Skip to content
My WebMD Sign In, Sign Up

Colorectal Cancer Health Center

Font Size

Variety of Fruits, Veggies Best vs. Colon Cancer

Study: Not All Fruits, Veggies Fight Colon Cancer Equally

Meat Intake Might Have Played a Role

However, noted McCullough, who was not involved in the study, the authors did not account for the amount of red and processed meats in the study participants’ diets.

The World Cancer Research Fund International says there’s "strong evidence" that such meats increase risk of colon cancer, and people who eat lots of them usually eat fewer fruits and vegetables, McCullough says.  The American Cancer Society also states that diets high in processed meats and red meat can increase the risk of colon cancer. So, she says, meat consumption, not fruit and vegetable intake, might explain the Australian researchers’ findings.

Fritschi says she and her co-authors looked in detail at meat consumption in only a subset of study participants, not enough to take into account in their analysis.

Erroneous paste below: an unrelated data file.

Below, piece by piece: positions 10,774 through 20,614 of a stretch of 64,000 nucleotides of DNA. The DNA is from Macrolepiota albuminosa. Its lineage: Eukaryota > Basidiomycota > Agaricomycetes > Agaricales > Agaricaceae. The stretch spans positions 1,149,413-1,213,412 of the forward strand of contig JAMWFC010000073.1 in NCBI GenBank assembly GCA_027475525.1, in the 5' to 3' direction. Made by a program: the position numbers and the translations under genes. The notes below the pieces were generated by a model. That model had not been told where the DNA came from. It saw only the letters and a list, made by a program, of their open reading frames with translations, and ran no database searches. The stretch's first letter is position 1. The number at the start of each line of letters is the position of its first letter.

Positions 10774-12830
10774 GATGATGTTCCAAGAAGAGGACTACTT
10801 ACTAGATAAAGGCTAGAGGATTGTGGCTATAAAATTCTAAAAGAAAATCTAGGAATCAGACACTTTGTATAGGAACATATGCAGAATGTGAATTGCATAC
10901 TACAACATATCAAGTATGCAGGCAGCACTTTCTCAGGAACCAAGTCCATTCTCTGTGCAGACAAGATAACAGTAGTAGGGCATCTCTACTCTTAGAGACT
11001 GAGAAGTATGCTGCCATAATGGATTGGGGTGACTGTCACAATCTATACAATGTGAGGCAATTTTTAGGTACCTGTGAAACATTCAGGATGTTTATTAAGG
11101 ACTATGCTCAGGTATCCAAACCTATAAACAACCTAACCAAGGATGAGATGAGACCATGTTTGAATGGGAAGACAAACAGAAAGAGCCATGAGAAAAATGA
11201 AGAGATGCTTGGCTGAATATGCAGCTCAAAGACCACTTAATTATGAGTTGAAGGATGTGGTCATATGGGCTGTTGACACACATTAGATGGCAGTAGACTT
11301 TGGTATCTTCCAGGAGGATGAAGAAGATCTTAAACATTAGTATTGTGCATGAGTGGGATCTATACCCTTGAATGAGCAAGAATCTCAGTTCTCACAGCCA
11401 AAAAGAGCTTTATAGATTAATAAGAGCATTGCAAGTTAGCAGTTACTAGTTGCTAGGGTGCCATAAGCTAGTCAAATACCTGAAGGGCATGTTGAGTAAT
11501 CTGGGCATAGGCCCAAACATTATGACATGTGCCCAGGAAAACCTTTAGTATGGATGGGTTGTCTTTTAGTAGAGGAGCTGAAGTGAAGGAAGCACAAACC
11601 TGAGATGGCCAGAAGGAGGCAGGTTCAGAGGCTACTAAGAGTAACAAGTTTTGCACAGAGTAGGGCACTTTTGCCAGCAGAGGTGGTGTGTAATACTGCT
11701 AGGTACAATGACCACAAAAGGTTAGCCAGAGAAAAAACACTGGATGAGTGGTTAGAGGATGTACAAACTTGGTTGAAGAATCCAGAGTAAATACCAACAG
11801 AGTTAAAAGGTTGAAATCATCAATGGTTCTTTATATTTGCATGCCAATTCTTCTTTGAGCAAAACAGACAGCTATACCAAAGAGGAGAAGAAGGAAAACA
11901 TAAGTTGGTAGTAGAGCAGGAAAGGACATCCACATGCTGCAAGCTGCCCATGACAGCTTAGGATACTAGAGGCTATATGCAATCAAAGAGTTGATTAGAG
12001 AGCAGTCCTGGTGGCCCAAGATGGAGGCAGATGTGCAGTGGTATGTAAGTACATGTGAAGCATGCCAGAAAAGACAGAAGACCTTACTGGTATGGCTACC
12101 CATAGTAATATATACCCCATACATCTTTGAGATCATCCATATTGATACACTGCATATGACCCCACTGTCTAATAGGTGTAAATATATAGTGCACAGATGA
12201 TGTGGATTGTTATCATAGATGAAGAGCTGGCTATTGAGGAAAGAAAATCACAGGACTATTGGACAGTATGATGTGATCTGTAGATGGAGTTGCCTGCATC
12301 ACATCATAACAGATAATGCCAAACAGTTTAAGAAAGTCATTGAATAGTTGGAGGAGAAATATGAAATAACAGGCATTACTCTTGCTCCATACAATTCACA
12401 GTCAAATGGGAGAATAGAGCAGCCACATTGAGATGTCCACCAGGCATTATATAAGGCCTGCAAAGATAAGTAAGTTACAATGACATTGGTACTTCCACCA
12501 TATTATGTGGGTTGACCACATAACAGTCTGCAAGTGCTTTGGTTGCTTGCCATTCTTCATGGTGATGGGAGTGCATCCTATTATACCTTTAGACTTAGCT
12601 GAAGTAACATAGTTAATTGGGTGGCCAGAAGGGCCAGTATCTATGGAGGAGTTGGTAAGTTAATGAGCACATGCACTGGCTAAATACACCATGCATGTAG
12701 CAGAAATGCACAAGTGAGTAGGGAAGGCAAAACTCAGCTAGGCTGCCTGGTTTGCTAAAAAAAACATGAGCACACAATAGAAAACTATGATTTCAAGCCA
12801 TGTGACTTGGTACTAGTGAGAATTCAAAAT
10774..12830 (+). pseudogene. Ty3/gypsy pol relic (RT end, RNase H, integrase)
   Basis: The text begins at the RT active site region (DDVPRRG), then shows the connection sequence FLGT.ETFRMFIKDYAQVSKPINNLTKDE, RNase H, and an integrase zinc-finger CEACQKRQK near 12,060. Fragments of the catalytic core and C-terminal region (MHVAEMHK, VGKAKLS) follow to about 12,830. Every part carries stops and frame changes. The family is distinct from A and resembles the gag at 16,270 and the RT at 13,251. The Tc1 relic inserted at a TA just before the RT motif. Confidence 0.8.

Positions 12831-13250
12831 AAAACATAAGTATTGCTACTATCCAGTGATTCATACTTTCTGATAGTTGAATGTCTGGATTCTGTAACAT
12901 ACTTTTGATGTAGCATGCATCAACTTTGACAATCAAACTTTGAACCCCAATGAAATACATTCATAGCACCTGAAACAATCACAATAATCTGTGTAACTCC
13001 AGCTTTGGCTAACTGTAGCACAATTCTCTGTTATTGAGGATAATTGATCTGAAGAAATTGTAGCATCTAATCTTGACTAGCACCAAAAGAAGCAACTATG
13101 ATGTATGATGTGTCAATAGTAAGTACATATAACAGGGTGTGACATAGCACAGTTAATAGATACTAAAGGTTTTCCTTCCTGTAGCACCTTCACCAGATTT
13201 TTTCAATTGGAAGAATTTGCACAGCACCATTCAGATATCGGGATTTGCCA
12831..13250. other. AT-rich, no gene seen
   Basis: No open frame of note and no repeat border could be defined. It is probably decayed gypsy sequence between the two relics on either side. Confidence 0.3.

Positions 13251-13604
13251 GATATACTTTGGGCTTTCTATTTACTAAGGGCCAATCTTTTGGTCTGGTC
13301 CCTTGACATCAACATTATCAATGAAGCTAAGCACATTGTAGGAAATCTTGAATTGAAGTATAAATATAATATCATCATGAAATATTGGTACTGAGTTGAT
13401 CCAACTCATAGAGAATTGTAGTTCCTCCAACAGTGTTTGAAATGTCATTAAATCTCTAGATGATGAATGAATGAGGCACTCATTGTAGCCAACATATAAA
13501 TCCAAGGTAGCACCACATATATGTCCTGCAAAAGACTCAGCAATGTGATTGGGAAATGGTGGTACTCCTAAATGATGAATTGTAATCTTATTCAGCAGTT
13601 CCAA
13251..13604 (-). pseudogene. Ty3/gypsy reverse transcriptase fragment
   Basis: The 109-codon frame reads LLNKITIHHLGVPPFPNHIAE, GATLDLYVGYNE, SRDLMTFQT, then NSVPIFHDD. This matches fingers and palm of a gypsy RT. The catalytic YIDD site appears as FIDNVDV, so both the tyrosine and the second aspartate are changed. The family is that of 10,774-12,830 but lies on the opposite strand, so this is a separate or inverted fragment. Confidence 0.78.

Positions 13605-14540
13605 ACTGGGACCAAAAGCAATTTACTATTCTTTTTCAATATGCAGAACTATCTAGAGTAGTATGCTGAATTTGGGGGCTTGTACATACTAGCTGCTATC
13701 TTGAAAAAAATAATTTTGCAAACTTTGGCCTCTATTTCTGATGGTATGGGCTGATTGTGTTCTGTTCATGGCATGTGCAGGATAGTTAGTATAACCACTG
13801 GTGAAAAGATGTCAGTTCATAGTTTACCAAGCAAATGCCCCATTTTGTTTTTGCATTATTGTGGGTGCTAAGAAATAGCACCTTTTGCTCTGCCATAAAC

McCullough also says this type of research -- relying heavily on recall of diet in past years -- tends to find a stronger relationship between fruit and vegetable intake and colon cancer risk than studies that collect dietary information from people before they’re diagnosed.

The authors note that limitation in their study. “The problem of bias and memory is a real issue with dietary measurement,” Fritschi says. “We tried to do what we could, but it is a real problem for all these retrospective studies.”

The study appears in the October issue of the Journal of the American Dietetic Association.

1|2

Today on WebMD

colorectal cancer slideshow
SLIDESHOW
what is your cancer risk
HEALTH CHECK
 
Colon Cancer Survival
VIDEO
Kemeny Chemo Side Effects
VIDEO
 

bread
ARTICLE
Colon vs Rectal Cancer
VIDEO
 
New Colorectal Treatments
VIDEO
can lack of sleep affect your immune system
FEATURE
 

Cancer Facts Quiz
QUIZ
Virtual Colonoscopy
VIDEO
 
Picture of the Colon
ANATOMY
Vitamin D
SLIDESHOW
 

WebMD Special Sections